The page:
Spectators visit the Austrian Polo Open to witness the breakneck game and get a glimpse of the fanciful hats that make up the sport’s international style
It was a hot day, one of those humid July Sundays that beg an afternoon of lounging and sipping something bubbly. Schloss Ebreichsdorf, the venue of the Austrian Polo Open seemed like just the place to do it, alongside the tight-knit community celebrating the club’s 25th anniversary.
We sidled past fresh haircuts, blazers with crested pockets, flowery dresses and hat pins. Every group seemed to have at least two children, all spiffed up and chasing each other around their parents’ knees. Waiters whisked between tables and tent poles serving Pol Roger champagne and sparkling water.
Before the games began, my companion and I settled into the lounge area. As we finished our first glass of bubbly the announcer greeted the guests in English and German (with a New Zealand accent). As the teams lined up to parade across the field, it became clear just how international a sport polo is.
“Team Happy Horse, Team Heldwein, Team Glen Farcas,” the announcer listed them off to polite applause. “Team Tilman Kraus, Team Bentley Wien and Team Power Horse.”
The horses were beautiful and the riders clad in their team jerseys (a classier version of a rugby shirt) and white breeches. Prancing across the well-kept lawn two-by-two behind a Bentley you’d assume the sport looked more like dressage than the high-speed full-contact event we were about to witness. In a few hours those gleaming white trousers would be streaked with dirt and blood.
Rules of Entanglement
I have known the sport of polo existed ever since I asked someone about the little horseman embroidered on the left breast of his shirt. I also had been around equestrian sports like racing, jumping and dressage, not to mention having yawned through one too many Lipizzaner training exercises. But polo, I must say, is a different story entirely.
After trying to follow the first two chukkers (the term for a playing period, usually 7.5 minutes), I began google-ing “polo”. My first hits informed me that there were four players to a team (I could see that) and that next to ice hockey, polo is the fastest sport in the world, with ponies reaching speeds of 48 kmh.
As the players from teams Heldwein and Happy Horse thundered past, the latter shot a deserved winning goal and I decided to get some background. At the announcer’s “booth” (a folding table with a microphone and umbrella) sat Jan-Maria Kiesel, a New Zealand born polo legend and the first female polo player in Nigeria. She gave me a 10-minute intro to the sport.
“Every player has a number on his back,” she began. “The number 1 should be the goal getter. The number 2 is what we’d call the ‘ workhorse,’ he combines hits from the number 3 player to the number 1. The number 3 is the man with the overall vision. He’s usually the captain, or the most experienced one on the team. The number 4 is defense. His job is to have cool nerves in front of the opposition’s goal.”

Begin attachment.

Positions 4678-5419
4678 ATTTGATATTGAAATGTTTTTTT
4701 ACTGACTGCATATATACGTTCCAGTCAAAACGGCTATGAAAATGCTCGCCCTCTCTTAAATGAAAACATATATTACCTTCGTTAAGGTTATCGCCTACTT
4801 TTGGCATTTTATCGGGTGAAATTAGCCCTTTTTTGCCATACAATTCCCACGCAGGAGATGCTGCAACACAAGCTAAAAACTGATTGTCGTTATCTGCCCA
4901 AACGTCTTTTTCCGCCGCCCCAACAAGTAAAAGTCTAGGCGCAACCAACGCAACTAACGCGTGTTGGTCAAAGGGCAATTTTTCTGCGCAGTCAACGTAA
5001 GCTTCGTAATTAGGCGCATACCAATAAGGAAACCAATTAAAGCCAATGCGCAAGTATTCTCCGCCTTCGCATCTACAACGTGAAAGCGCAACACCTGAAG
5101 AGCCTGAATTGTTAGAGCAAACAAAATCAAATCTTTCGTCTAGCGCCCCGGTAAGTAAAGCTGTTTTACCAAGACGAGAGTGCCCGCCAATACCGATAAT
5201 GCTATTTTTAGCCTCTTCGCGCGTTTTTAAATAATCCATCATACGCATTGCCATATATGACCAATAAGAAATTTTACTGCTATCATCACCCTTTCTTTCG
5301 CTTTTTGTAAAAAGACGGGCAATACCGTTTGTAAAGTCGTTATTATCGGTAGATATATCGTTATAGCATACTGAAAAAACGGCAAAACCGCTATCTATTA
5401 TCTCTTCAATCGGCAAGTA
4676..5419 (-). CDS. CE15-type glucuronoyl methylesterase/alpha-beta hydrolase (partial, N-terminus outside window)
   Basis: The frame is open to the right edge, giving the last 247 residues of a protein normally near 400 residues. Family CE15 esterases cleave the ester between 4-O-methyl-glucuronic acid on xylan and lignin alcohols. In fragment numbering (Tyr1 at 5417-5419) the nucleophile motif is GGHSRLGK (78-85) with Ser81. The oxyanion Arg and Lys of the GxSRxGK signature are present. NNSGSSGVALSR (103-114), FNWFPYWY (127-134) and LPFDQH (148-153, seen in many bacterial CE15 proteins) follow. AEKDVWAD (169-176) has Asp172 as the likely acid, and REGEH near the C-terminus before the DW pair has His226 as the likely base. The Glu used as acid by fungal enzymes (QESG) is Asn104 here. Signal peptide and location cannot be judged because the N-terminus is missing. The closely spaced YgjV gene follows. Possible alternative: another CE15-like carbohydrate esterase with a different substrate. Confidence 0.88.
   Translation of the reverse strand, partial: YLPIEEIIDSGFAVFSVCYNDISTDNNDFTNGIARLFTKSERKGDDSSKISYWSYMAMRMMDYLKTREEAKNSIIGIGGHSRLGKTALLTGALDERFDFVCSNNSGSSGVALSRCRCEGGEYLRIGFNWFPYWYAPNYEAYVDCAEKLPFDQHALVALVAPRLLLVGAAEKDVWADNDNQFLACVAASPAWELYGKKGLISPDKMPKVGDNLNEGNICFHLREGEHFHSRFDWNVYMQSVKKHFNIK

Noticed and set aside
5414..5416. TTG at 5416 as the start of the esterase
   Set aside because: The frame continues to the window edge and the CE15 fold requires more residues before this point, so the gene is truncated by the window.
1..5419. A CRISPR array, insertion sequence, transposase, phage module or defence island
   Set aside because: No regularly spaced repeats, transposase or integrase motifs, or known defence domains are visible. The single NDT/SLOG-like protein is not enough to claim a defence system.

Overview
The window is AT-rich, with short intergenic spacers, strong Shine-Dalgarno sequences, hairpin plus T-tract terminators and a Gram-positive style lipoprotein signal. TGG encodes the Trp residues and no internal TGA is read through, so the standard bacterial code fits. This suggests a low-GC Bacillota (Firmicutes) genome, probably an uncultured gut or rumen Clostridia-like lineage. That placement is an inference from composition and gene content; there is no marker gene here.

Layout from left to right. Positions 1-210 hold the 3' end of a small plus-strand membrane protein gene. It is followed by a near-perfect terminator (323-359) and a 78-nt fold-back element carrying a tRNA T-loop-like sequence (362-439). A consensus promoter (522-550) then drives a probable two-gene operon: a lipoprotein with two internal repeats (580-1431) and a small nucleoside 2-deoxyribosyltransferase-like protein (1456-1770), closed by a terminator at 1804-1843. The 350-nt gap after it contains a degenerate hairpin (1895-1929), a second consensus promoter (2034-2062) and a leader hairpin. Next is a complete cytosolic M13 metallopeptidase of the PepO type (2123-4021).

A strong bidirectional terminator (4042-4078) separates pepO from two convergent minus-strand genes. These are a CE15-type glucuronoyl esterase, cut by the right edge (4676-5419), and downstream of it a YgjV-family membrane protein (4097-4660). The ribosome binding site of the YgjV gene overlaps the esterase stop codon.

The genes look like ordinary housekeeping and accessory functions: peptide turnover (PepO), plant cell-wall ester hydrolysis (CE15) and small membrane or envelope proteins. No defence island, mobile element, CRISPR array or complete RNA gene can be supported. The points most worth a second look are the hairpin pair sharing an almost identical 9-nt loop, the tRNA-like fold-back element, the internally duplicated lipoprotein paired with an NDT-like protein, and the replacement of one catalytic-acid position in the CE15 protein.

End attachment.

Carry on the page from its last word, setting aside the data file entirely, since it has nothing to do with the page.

The Sport of Kings
The game has its origins in the First Persian Empire (550-330 BC). In fact it was an Olympic sport from 1900-1936 and today it’s very international, with 70 countries competing professionally.
“We’re a big international family,” explained Kiesel. “If you go to Singapore to a polo club, you’ll meet somebody you know. The passion is there, whether you’re looking at a game in Nigeria or Palm Beach.”
My companion and I almost felt guilty for not knowing the rules and thus not following the game more closely, but Kiesel reassured us that we were in the majority.
“Take the chance to experience this wonderful park and castle in the background, the game and a glass of champagne,” she smiled. “It’s simply fantastic.”
So we proceeded to do just that. Next up were the Glen Farclas and Tilman Kraus teams. Their game for 3rd and 4th place was exciting, even for clueless spectators like us. The number one on the Tilman Kraus team, Emil Kraus (at 17, the youngest player in the tournament) shot two goals, before Robert Kofler took back the lead with four goals in a row. Most players change horses between every chukker. We did the math and decided each player needed at least three “ponies.” “At this level – there are 12 goals and professionals playing – each player has an average of six ponies on the field.”
Ah, so that’s why it’s called the sport of kings. Not only are these thoroughbred ponies expensive to buy and train, they also have to be transported around the world.
A Family Affair
“It’s a family game,” Kiesel explained. There were kids running around everywhere, but she meant that the game gets passed down through generations.
The aforementioned Emil Kraus, who shot two goals, is the grandson of the Poloclub Schloss Ebreichsdorf’s owner, “Baron” Richard Drasche-Wartinberg. “I remember Emil being born,” mused Kiesel. “And now I see him out on the field, so it’s fantastic.”
No one graduates to a different role in the team. “You are usually born something,” Kiesel said. She has two sons. “One is a born number 2 – he’s always goal orientated – and the other is a number 3 he’s very good at directing his players, more of a director.”
The battle for first place between Power Horse and Bentley ended with a champagne shower for the Bentley team. However, Power Horse’s player Walter Scherb was named Most Valuable Player and all the teams seemed to be celebrating.
So besides the 25-year-old Poloclub Schloss Ebreichsdorf, what does Kiesel think is special about the Austrian polo community? “People seem to have a little more time here,” Jan-Marie Kiesel laughed. “I’m not quite sure why.”
President’s Cup (Handicap 4 to 6)
Sep 2–4 & 9–11
Poloclub Schloss Ebreichsdorf
Schlossplatz 3, 2483 Ebreichsdorf
Closing Cup (Handicap 4 & 6)
Niederweiden 3, 2292 Engelhartstetten